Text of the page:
So, in an amorphous silicon cell, you first need a substrate because by definition it is a film, it is a film that forms. The nice thing about it is because it is a film you can use it in you know in almost any surface. So, therefore, that is an advantage. But in any case, if you want to make it as a cell which we want to sell somewhere, you know as a product then you need a substrate. So, for that typically the substrate is some glass. So, this is being built sort of an in an inverted way, the glass is the front-facing surface and then all these things are happening below it. So, below the glass, they put a transparent conducting oxide. So, these days there is a lot of work on this material the transparent conducting oxide typically it is indium tin oxide. So, it is a transparent material which also has a reasonable electronic conductivity so that acts as your collector for electrons, but at the same time it allows sunlight to go through which is necessary for the p-n junction to function. So, the p-n junction comes below that which is what you see here, comes below it the p-n junction and that is where you know charge separation occurs and your electricity generation happens. And in the back, you again have a contact through which you can pick up electricity which is your reflective back contact, but one other, I mean it is a back contact which has conductivity, but you additionally also add the idea that it is reflective. So, why do we do this? The back contact is made specifically reflective. So, that the sunlight that goes through has sometimes will not you know to participate in the electron-hole generation process it may just miss the junction interacting in the junction it just goes through. So, now, by reflecting it you are giving an additional chance for the sunlight to get captured therefore, you are sort of increasing the efficiency with which the sunlight will be captured by simply putting a reflective surface at the bottom. So, the bottom you have a reflective surface, at the top, you have a transparent surface.
So, those two are things that you do and in the process, you create a cell which is still a single junction p, single p-n junction cell, but it is made out of amorphous silicon. So, the structure is slightly different from what we just saw, because the other things that we just saw did not require a substrate, but here we need a substrate for support. So,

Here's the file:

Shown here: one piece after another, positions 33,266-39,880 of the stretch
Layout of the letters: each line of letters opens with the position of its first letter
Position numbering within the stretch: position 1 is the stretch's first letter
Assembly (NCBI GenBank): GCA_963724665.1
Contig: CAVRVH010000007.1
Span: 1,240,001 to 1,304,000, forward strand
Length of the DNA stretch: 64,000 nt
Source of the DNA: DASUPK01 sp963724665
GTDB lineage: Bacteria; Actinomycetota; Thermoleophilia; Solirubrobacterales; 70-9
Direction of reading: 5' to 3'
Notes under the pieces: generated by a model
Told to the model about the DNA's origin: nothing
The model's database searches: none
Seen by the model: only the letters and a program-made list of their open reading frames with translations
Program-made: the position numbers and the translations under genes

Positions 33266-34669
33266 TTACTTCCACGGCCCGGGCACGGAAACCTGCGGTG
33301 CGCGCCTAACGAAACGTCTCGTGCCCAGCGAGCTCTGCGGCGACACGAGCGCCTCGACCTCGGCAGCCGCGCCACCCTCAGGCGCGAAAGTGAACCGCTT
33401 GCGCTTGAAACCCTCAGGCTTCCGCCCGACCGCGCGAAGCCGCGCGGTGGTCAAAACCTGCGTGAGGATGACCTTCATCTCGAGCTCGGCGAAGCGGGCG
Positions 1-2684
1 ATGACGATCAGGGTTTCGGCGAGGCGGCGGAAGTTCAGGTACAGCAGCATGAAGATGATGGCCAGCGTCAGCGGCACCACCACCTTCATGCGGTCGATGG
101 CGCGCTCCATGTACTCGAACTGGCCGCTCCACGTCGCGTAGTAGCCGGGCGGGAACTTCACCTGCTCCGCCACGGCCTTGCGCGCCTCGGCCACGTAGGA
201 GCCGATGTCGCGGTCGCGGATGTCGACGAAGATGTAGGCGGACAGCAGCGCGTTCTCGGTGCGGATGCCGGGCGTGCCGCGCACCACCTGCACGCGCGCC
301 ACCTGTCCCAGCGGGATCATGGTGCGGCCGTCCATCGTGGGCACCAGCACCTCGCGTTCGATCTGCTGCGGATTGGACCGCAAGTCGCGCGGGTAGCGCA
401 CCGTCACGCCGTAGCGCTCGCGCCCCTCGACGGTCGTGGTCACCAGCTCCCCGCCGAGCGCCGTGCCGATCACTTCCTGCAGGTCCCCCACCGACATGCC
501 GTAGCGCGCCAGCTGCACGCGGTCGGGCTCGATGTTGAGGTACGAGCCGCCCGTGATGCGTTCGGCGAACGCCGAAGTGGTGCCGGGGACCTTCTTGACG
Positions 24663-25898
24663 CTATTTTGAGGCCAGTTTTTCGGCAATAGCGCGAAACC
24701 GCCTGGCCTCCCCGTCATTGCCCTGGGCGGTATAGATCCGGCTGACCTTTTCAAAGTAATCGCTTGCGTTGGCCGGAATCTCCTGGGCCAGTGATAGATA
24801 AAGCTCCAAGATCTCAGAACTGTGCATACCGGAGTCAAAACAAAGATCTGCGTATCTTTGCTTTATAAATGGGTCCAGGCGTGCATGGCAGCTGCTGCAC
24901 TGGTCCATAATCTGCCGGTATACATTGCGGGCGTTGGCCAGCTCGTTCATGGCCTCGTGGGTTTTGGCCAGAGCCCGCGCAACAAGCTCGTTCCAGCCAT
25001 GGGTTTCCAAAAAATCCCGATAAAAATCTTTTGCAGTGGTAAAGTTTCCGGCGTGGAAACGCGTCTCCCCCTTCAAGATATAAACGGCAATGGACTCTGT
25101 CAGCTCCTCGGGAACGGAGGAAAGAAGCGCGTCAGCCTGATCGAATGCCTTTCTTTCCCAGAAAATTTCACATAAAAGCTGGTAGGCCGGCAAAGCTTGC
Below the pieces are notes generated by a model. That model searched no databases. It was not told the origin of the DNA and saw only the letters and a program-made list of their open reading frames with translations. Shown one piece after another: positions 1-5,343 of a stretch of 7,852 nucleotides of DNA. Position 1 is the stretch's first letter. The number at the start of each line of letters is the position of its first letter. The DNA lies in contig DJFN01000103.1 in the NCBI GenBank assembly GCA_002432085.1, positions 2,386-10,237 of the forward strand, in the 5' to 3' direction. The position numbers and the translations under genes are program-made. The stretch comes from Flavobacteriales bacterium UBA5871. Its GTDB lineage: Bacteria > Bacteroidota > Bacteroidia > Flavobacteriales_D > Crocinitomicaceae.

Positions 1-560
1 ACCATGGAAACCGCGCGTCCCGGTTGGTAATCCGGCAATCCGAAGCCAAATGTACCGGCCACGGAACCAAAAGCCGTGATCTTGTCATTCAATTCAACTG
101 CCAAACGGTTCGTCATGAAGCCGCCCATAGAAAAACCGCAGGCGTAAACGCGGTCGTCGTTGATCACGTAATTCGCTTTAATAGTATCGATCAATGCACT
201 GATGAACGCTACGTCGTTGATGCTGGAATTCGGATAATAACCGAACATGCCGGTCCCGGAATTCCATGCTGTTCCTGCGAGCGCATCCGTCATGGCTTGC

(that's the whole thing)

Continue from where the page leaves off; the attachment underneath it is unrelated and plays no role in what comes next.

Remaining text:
that is the primary difference. (Refer Slide Time: 38:28) In the context of these kinds of cells, one important parameter you have to keep in mind is that the top surface should be anti-reflective. So, if it is reflective then the some of the sunlight that comes to the solar cell is lost simply because it is reflected right. So, the top surface needs to be anti-reflective. So, for example, you should have a thin anti-reflective surface sitting on top of this glass. So, on top of the glass, this is an anti-reflective surface or coating anti-reflective surface or coating. So, this is an area of work that is you know looked at in great detail concerning solar cells and so basically the idea is this, you have a refractive index for air and you have a refractive index for whatever surface is there a present and you know with which you are trying to study. So, the greater the refractive difference in refractive index between the air and whatever that material is the greater the capability of that material to reflect light. So, that is how it ends up. So, you won't do the opposite, you want to make the transition from air to the material more gradual rather than abrupt. So, therefore, you put in a layer in the middle which has a refractive index which is in between that of glass and that of air. So, glass typically has a refractive index of about 1.5, the air has the refractive index of 1 actually and the. So, this is not 0, this is 1. So, the film refractive index is the geometric mean, geometric mean of the two refractive indices that are present n0 and ns. So, you will get a, you know the square root of 1.5 in this case and therefore, that is roughly about 1.225. So, if you have a refractive index of a 1.225, it is significantly anti-reflective concerning sun sunlight coming through the air and entering the glass surface. So, these kinds of anti-reflective coatings are worked on and in fact, in this context a there is a lot of work is done even concerning say biomimicry. So, for example, people look at the eyes of moths and those are considered very non-reflective and there it is done concerning structure. So, what is done is, you have a series of, so to mimic that you will have a series of structures that look like this which are very closely spaced and then the closely spaced in the sense that this spacing should be of the order of the wavelength of the radiation that you are looking at. So, there are some specific calculations that you have to look at, but it is in that order, so the wavelength of the radiation. So, what is happening is as you go down you start by seeing more of air, you see less of air, less of air, less of air, less of air, less of air you see start seeing more of this material. So, therefore, the refractive index gradually changes from that of air to that of the material and that is a much more smooth change of refractive index, and so a lot better anti-reflective properties are there. So, these kinds of structures are also being examined, of course, I have drawn it in large scale, but this is as I said you know we are looking at structures which have dimensions in the wavelength of light. So, there are few microns or you know a few you know fractions of microns that is what you are looking at to get you the structure. So, that is also being a looked out it creates these anti-reflective coatings. (Refer Slide Time: 42:23) So, we looked at how the; we looked at a limitation of the traditional solar cell, traditional single-junction solar cell and we also looked at a how the solar cell is constructed, you looked at various parts of it, looked various parts of the graphitic I mean I am sorry the amorphous silicon solar cell and we also looked at the anti-reflective coatings. So, we looked at all of them. Now, given that we are stuck with this 33.4 per cent efficiency is there anything we can do to make it better is the question that we would like to address. So in fact, there is a very nice solution to it using you know just plain incoming sunlight which is to use something create something called a tandem cell, but it is a bit tricky people have shown it, it can be done and therefore, it is a road worth travelling, but it is not an easy thing to do. So, what we are doing is we are putting two solar cells in series. So, you have Eg1 and Eg2 and the idea is that Eg1 is greater than Eg2. So, what happens? You have radiation coming in, you have solar radiation coming in which has a range of frequencies. So, if the frequency is less than that required to be captured by the first material that frequency will go through. So, that frequency the, so the lower energy photons, lower energy photons will go straight through and arrive at the lower material the higher energy photons will get absorbed. So, lower energy photon and this is the higher energy photon. So, the higher energy photon gets absorbed by that top cell. So, all the photons are arriving at the top cell, but only the higher energy photons which are which have energy greater than the bandgap of that top cell get absorbed by the top cell. The rest of the photons which have energy less than the bandgap of the top cell go through the top cell they go to the cell below it and they get captured by the cell below because that has a lower bandgap. So, this is a nice way in which you now have got two band gaps and therefore, the first one can capture some number of photons effectively, the second one will capture some of the remaining photons more effectively. So, overall you have captured even more photons, so, than you would have done if you are used either one of them separately right. So, you can see it is a very simple way in which you can increase, I mean effectiveness with which the same surface area can be used to capture solar radiation. So, that is how they are constructed there, these are solar cells where they have shown you know two layers, three-layer, etcetera, where you have to create these layered structures such that there is also enough transparency that you know the light can go through. So, that is how these cells are created. So, with several tandem cells and using concentrated sunlight, if this does not require concentrated sunlight, but supposing you also add that as a factor theoretically greater than 80 per cent efficiency is also possible, so 33.4 per cent is one end of this you know of the possibility, but if you do tandem cells, you do other things to help you know the improve the capability of the cell to capture sunlight then you can end up with the numbers which are much more impressive, 80 per cent of what is falling on that location can be captured. So, there is a way in which you can go around the limitation that you know single-junction solar cell presents to us and therefore, it is of very good interest to of all. So, in this context you know it is nice to know that you should be, your, you can do this, but how do you get you to know materials with all sorts of a band gaps right. So, of course, you can look at the literature for every material there is some band gap and therefore, we can pick band gaps that you want, but those are some numbers that you do not have control on, you pick a material that has some bandgap and then you can look at a table you will find them it another material which says 0.3 electron volts away from it and that may be the nearest bandgap material available you have to just take that and go. So, the gradation of band gaps is, at first glance appears something that you do not have much control on. (Refer Slide Time: 46:33) But we have some interesting solution to that what is the interesting solution, the solution is the word that is very popular in material science these days which is nanotechnology. It turns out that when you take a material and let us say it has a bulk bandgap some bulk band gap value and you keep making the size of that material smaller and smaller and smaller. So, you take crystals of the material large crystals and then you start making them smaller and smaller and smaller, when you go when the crystal size goes into the nanometer scale of sizes, it turns out that the bandgap begins to change. This has got to do with how the electron-hole pair is confined within that system etcetera. So, we will not go into the physics of it in great detail, it is called the exciton, how it is confined in the system. But we will not go into that part of it in great detail, there is a something called a excite on Bohr radius and that when this size approaches that radius this effect begins to appear. For us it is sufficient to note that when you go to the nanometer size scale then the same material exact, same material begins to demonstrate at different bandgap same chemically its exactly, the same crystal structure is the same, you are not making any difference to those, but the bandgap begins to change simply because the crystal sizes become very small. So, for example, we already saw this that you know visible spectrum has 400 to 700 nanometers range of wavelengths that corresponds to band gap of 3.1 to 1.8 electron volts and silicon is you know 1.1 electron volt bandgap. So, you have lead sulfide as a material which is a direct bandgap semiconductor, we spoke about direct versus indirect. So, this is a direct bandgap semiconductor. The bulk bandgap of lead sulfide is 0.4 electron volts. So, that is well below this. So, it is well below this. So, it is well into the infrared part of the spectrum, significantly into the infrared part of the spectrum right. So, that is where 0.41 will show up. But if you start going to the nano-crystalline size, same lead sulfide, you start creating a nano-crystalline version of it, it turns out that you can start changing this bandgap, you can keep changing it, you can, this is called bandgap engineering or tuning the bandgap. So, you can change the bandgap from 0.41 electron volts up to 4 electron volts. So, 0.41 to 4 and your visible spectrum is bang in the middle 1.8 to 3.1. So, suddenly you have a material, same material available such that it has a bandgap which can pick up infrared, it can it has a bandgap that can pick up red, it can pick up the visible spectrum, it can pick up violet, it can pick up ultraviolet. So, the entire spectrum can be captured by the same material by creating layer after layer after layer after material each one having a different bandgap. For example, I mean that is just an example there may be other issues that we have to keep in mind, but that possibility shows up. So, now you do not have to go and you know leaf through you you know pages of data and find out which material is the next material you should use, what is the other material you should use, you have 1.3, can you get a 1.4, can you get a 1.5. So, you do not have to do all that. By just doing this you know to change to the material you are now got the material with a different bandgap and therefore, potentially you have a continuous range of band gaps available to you which you can use to create tandem cells of any type that you wish. So, of course, these are like I said you know these have all been shown experimentally, I mean ability to change these band gaps and create all these materials, but to make a solar cell that utilizes all this and then shows you that dramatically improved efficiency is always going to be a technical challenge and it is still a technical challenge to do that. So, we are still not quite out there in terms of the kinds of efficiencies that people would like to see in solar cells or solar panels. So, that sort of the state of affairs right now concerning solar energy, but this shows you the possibility it shows you where the research is right. (Refer Slide Time: 50:42) So, in conclusion, we saw that there are various parts to a solar cell and these parts are designed as you may expect to increase the efficiency of the solar cell. So, that includes everything from you know having an anti-reflective coating, having a finger electrodes, having a backing layer and if it is a thin film based amorphous film based solar cell, then you have the backing layer also being a reflective layer to reflect some of the sunlight so that you can improve the efficiency with which the sunlight is captured. We also saw the Shockley Queisser Limit and it shows us that just because of you know blackbody radiation-related losses, radiation-related losses, then recombination related losses where the electron-hole pairs simply recombine and are lost and also due to spectrum losses. Simply because a single junction solar cell will not be in a position to capture all wavelengths effectively it only captures wavelengths very close to that just marginally above the bandgap that is what it captures most effectively and even other wavelengths it captures it effectively is gives you only energy corresponding to that. Given all that taking all that into account the Shockley Queisser Limit shows us that only about you know one-third of solar incoming solar radiation can be meaningfully captured using a single junction solar cell. We also saw that tandem cells, which you know keep one cell of one bandgap on of a higher bandgap over and above a cell of the lower bandgap, actually overcome, that is one way in which you can overcome this Shockley Queisser Limit, such that in the same region you suddenly have more wavelengths being captured effectively when compared to a system where you have only one bandgap material being used. So, there are interesting ways to work around it and therefore, there is a lot of promise in solar energy and a lot of companies that work on, a lot of a governments push hard for it, mainly because of you know in principle it is quite clean and there is a potential that there is enough energy available for us to capture. But there is still a lot of research to be done and therefore, it remains in the area for active research and development and I expect that it will remain so for some time. So, with that, I would like to conclude this class. Thank you. In the last several classes we have looked at various aspects associated with solar energy, and how we can capture the energy and utilize the energy. More specifically we looked at solar thermal and the solar photovoltaic as these are the two major processes that are used for doing this you know the process of capturing solar energy, and most of the technologies that you see commercially that are out there fall on those in those two categories, that’s what you will see you will see solar water heaters, you will also see solar-based power generation systems, and you also have these solar volt photovoltaic based you know street lamps, the household you know electricity from the rooftop and so on. So, largely it is these two; and so for these two, we looked at in considerable detail the science aspects associated with, the technical aspects associated with it and how it is put together, what are some issues related to them, and how they work etcetera. So, all this we did in the last few classes, within today’s class we will look at a specific aspect of you know utilizing solar energy, which is referred to as solar photocatalysis and really with this topic we will sort of wind up our discussion on or you know our focus on solar energy in these last few classes, will sort off you know come together. In this class and fill wind up with that with this topic on the solar-related aspects. So, photocatalysis is the primary topic, it is different from the solar thermal and the solar you know electric that we looked at photovoltaic that we looked at and that’s why it is interesting to look at. (Refer Slide Time: 01:56) Our learning objectives for this class are to describe the principle of photocatalysis and that is something that. We will look at various considerations energy considerations associated with the photocatalysis, how it is put together, what’s the thought process behind it what’s the science behind it and so to speak. So, to speak and also we look at as always it is important to understand, what are the challenges that one needs to address in the context of photocatalysis. So, these are broadly the ideas that we will look at. Now, photocatalysis is used for a variety of different things, the idea is simply that you are using incident solar energy incident light. In fact, and then solar energy is the most you know the accessible form of light that we have; to do to help catalyze a reaction. So, to help catalyze a reaction and in that process you know some other reaction happens, maybe we have interested in the products of the reaction and therefore, we look at it. In the context of our discussion, we will look at primarily the use of solar energy to generate hydrogen. We have looked at through this course the idea that you know if you are using mostly carbon-based fuel, then necessarily you are going to be generating carbon dioxide. So, this is we are stuck in this situation, and if our understanding of the whole process is correct, then it is not a great idea to keep on generating carbon dioxide and putting it into our atmosphere. So, it helps if we can look at fuel systems or processes, that essentially avoid the introduction of carbon into the system into the atmosphere. So, the good solution that is provided quite often is the idea that you can convert water to hydrogen and then you can use hydrogen as a fuel. So, when you burn hydrogen you are essentially doing you know oxidizing hydrogen and you are generating backwater. So, if you can set up a process by which you take water, supply energy in some form, break it up into hydrogen and oxygen and then later when you utilize it in some location you are simply recombining hydrogen and oxygen and getting backwater. If you keep doing this cycle then you are essentially clean I mean there is no problem at all and in fact, the product water is say if you do it properly, the product water is probably can even be made in such a way that it’s really clean and available for drinking. So, it is a nice cycle to tie yourself into it’s very clean and it is a complete cycle you introduce hydrogen, you take out hydrogen back into the water. From the water, you get out hydrogen and then put hydrogen back into the state, where it is in you know it’s oxidized and you are sitting it is sitting as water. So, this cycle is kind of complete you are not you know suddenly increasing the percentage of hydrogen in the atmosphere that’s not what is happening, and there is no CO2 involve this process if you know how to do it properly and cleanly. And incidentally, if you look at say, for example, manned space, space mission and so on. This is a cycle that people would like to use, they would like to split hydrogen and oxygen, I mean split water to get hydrogen and oxygen and then use hydrogen as some kind of fuel to power various aspects associated with the manned space program and then, in the end, you will the process of powering, you will again re-get you know get back the water that we use and that water can be used for various purposes. So, this a nice cycle as I said to tie into. So, therefore, it is very interesting to do this. So, now, let’s begin by first looking at what is required to do this water splitting. (Refer Slide Time: 05:30) So, the simplest example of doing that would be what you see on your screen, which is simply an electrochemical cell. So, an electrochemical cell, you have here a battery and that is powering a process by which you are taking water and converting it to hydrogen and oxygen. So, we have an electrode, which has you know where you are pushing in the electrons, and you have an electrode from which you are pulling out the electrons okay. So, you are pulling out the electrons in one side, you are pushing in the electrons on the other side. Generally, we say that if you are adding electrons to a species, then we describe that as a reduction process. And if you are pulling electrons away from the species you describe that as an oxidation process and in the electrochemical scheme of things the electrode at which the oxidation occurs from where you are pulling the electrons off into the external circuit is called the anode. So, in this case, this would be the anode, and the electrode where you are pushing electrons in and from the external circuit and therefore, enabling some species in that electrode to get reduced is where the reduction is occurring, and the electrode where the reduction is occurring is referred to as the cathode. So, this is our cathode okay. So, we have anode-cathode and in the middle, we have the electrolyte. So, now, this electrolyte and all we are going to do are take water and split that to hydrogen and oxygen. So, it is a two-step process, we can take water and you can generate 4 H plus ions, which is a proton because once you remove the electron it’s a proton and of course, you will correspondingly also release 4 electrons and you create oxygen ok. So, this is the way it happens, these electrons go into the external circuit. So, this goes to the external circuit and this H plus is going across okay. So, that’s what you see here. So, at the anode this reaction that I have shown you down here okay, this reaction is occurring here this whole reaction is occurring here. So, these electrons that you see here are the electrons that are being pushed into the external circuit there. So, this e minus is going that to it, that is what is happening the same e minus is then pushed back into this circuit here in this part of the system, and then it arrives into this electrode which is the cathode and so, that is this 4 e minus here. So, I have just balanced it out. So, that it looks the same and the proton has also got to arrive there, that proton arrives through the electrolyte which is what I described here, this proton that you generated on the anode side, is now being pushed through the electrolyte and it arrives at the cathode. So, at the cathode that same 4 H plus will now react with the 4 e minus and generate hydrogen. So, this is what we have as our overall reaction. So, this reaction is occurring at the cathode, at this electrode. To do this we are using an external source of energy which is the battery that is sitting here and which is appropriately connected. So, that you are pushing electrons in one side pulling electrons off of the other side and therefore, it encourages the reduction reaction on one electrode it encourages the oxidation reaction on the other electrode. And generally what happens is if you want to do this, you give access enough access to for both the electrodes to water and based on your electrolyte properties typically electrolyte may also desire or prefer to be wet. So, you have to have water in the electrolyte. So, generally, we provide water on both sides of the system, and in principle, you are actually as you keep consuming water, you are consuming water on the anode side. So, water is getting consumed because it is getting split into hydrogen and oxygen, you can, if you supply water on the cathode as well, that water will just transport itself across, the way I have pointed out here right. So, you have a movement of water from your cathode to the anode, you have movement of protons from the anode to the cathode. So, all this is happening and of course, you can also have as I said you can keep supplying more and more water to the anode side. So, it is not only dependent on this water that is coming here. So, it does not have to depend only on this water, you can directly supply water. That’s what I say by may mean by saying electrode with access to water, the same is true here also electrode with access to water okay. So, you do this, usually, in a system like this, this electrolyte that I have put in the middle is some kind of a polymer, that is in a position to transport protons and it’s also in a position to transport water. So, it’s a polymer of that nature, and because it is a polymer it is solid, it’s a solid polymer I mean where it is a solid polymer in this case which we select a solid polymer, solid polymer-based electrolyte and therefore, it acts as a physical barrier. So, acts as a physical barrier between the anode, and the cathode between what is the anode and what is the cathode. So, it acts as a physical barrier, which is a nice thing in this case because on your anode side we are generating O2; that’s a gas and the gas is going to come out. Or if you have some outlet in your system in the physical cell that you build there’s a separate outlet in that outlet the oxygen will come on. On the cathode side, you are generating hydrogen. So, hydrogen is going to come out here. So, this hydrogen gas is going to come out. So, you have hydrogen coming out on from one electrode you have oxygen coming out from the other electrode and because the electrolyte is solid and therefore, acts as a physical barrier you can separately collect the oxygen, you can separately collect the hydrogen and they will not mix and so, whatever hydrogen you generate you can safely collect and store away whatever oxygen you generate you can safely collect and store away and there is no wastage whatever electricity you use does all of this processes ok. So, this is how you can envision, how electrolysis of water can happen. Now you can generate this in this in the manner that I have shown you, using this power supply that we are using here some DC power source which could be a battery. You can use a battery there, you can even connect it to the mains and use some circuit which gets you DC source and that source you can use to do this activity, you can also connect a solar cell. So, in this case, the solar cell will simply act as a source of energy, and from where the electricity is generated that electricity will enter into a cell of this nature, and once it enters the cell of this nature it will do electrolysis and generate your hydrogen and oxygen. When you use a solar cell in this process what you are doing is, you are doing a two-step process. You are first doing a process by which you are using solar energy to generate electricity, then you do a second step where independently the electricity comes into a separate system, where you are doing the electrolysis. So, it becomes a two-step process generally speaking in all in any form of engineering just because of the thermodynamics of you know involved with all of these processes, typically in any engineering process the more steps you in include the more your inefficiency is; because by nature none of these energy conversion processes or most of these energy conversion processes is not necessarily 100 per cent efficient. So, you will invariably find some inefficiency in the process due to heat that is generated, due to movement of ions, lot of different things that are happening here that there is going to be some inefficiency if there is inefficiency. So, that those inefficiencies are multiplied. So, if the one you know the process is 90 per cent efficient, and another process is also 90percent efficient and both of these are in series then you have a process which is only 81 per cent efficient right. So, 0.9 into 0.9 will get to 0.81. So, these kinds of processes will these kinds of issues will be there and therefore, it is not necessarily a great idea to have multi-step processes.